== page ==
The sea end eventually fell into disuse and yet, towards the shore section, a 2 storey amusement building (replacing a run down cafe and arcade) was opened for business in nineteen sixty four. In January nineteen seventy eight, a storm wiped out much of the pier and the council took off a section at the end just a few weeks later. The shore end amusement arcade endured, in spite of this, in 2002, the whole building, plus the old pier remnants, were destroyed by yet another disaster (fire this time). At present, a new bowling alley complex and arcade stands on the site, and even though the building is still noted locally as the 'Pier', there is relatively little or nothing remaining of what was the traditional landmark. You'll find 2 boat ramps from the promenade onto the beach, one, that is for sailing vessels, is north of the pier, and another, for powerboats, is along the south section of the prom. There are powerboat and sailing clubs, and also various water-skiing tournaments take place there. To the south of the pier the beach is defended by groynes, these are completely submerged at high tide and identifiable by baskets on tall poles. The sea fishing is also good in the Wash, with dabs, bass, silver-eels and flounders in regular supply. You might like to take a boat trip out to Seal Island, sandbank located in The Wash where you could possibly see common seals basking at low tide. In fact The Wash has got the biggest population of common seals on earth.

A History of Hunstanton Norfolk: Hunstanton is a 19th-century vacation resort town, at the outset named New Hunstanton to discern it from the adjacent original village from which it took its name. The new town has for a long period outstripped the village in both the number of occupants and proportions.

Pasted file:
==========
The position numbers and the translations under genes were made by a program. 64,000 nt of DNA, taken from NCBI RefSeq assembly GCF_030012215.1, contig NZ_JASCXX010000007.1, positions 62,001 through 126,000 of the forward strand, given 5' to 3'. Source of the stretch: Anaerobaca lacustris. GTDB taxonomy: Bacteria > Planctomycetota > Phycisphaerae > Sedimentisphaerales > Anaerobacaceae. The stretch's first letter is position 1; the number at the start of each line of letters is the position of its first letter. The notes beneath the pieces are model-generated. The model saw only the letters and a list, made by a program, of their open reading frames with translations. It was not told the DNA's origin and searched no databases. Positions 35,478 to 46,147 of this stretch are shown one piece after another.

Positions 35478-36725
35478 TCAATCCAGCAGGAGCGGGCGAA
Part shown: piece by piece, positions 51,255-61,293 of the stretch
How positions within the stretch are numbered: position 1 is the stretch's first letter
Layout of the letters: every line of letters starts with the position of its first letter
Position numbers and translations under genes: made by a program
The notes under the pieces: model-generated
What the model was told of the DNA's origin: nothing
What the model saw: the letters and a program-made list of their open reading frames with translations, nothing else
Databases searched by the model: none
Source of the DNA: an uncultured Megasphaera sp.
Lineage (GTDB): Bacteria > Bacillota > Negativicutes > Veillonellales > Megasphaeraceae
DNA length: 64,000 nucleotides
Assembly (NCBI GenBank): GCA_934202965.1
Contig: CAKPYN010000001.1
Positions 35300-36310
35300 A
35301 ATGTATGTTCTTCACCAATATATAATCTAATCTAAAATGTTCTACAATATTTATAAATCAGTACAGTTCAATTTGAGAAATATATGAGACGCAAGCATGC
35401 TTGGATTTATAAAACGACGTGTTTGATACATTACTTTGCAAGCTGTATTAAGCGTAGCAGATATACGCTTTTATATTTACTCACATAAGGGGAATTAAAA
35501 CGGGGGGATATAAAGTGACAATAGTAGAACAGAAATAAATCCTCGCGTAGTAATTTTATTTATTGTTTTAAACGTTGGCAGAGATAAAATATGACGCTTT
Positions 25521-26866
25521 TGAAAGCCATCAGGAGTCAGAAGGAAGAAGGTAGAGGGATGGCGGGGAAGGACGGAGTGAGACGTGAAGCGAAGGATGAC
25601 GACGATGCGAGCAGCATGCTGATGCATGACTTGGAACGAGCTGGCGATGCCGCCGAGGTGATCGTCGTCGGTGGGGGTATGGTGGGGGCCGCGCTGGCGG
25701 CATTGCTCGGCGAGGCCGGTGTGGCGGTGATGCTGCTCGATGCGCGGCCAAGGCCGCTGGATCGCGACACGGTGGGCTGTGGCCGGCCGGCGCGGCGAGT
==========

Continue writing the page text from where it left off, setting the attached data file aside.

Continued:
The ancient settlement of Hunstanton is in recent times called Old Hunstanton, likely deriving its name from the River Hun that runs into the sea just to the east of Old Hunstanton village. The community of Old Hunstanton is deemed to have prehistoric origins, with signs of a Neolithic settlement being identified nearby in The early 70s. The long ruined St. Edmund's Chapel, was originally constructed in 1272 and is presently a Grade II listed building, it is based at the end of the age-old Peddar's Way.

In 1846, the head of the prosperous Le Strange family, Henry Styleman Le Strange (1815-1862), decided to build the area to the south of Old Hunstanton into a seaside resort. Henry convinced a group of similar investors to fund the making of a rail track from the town to King's Lynn. He was confident that a train line would bring holidaymakers and visitors to the area. It became very successful (the Lynn and Hunstanton Railway came to be one of the more successful railway firms in England). Le Strange became a director of the rail company unfortunately in eighteen sixty two he passed on aged merely 47, and it was his son who gained the success of his efforts.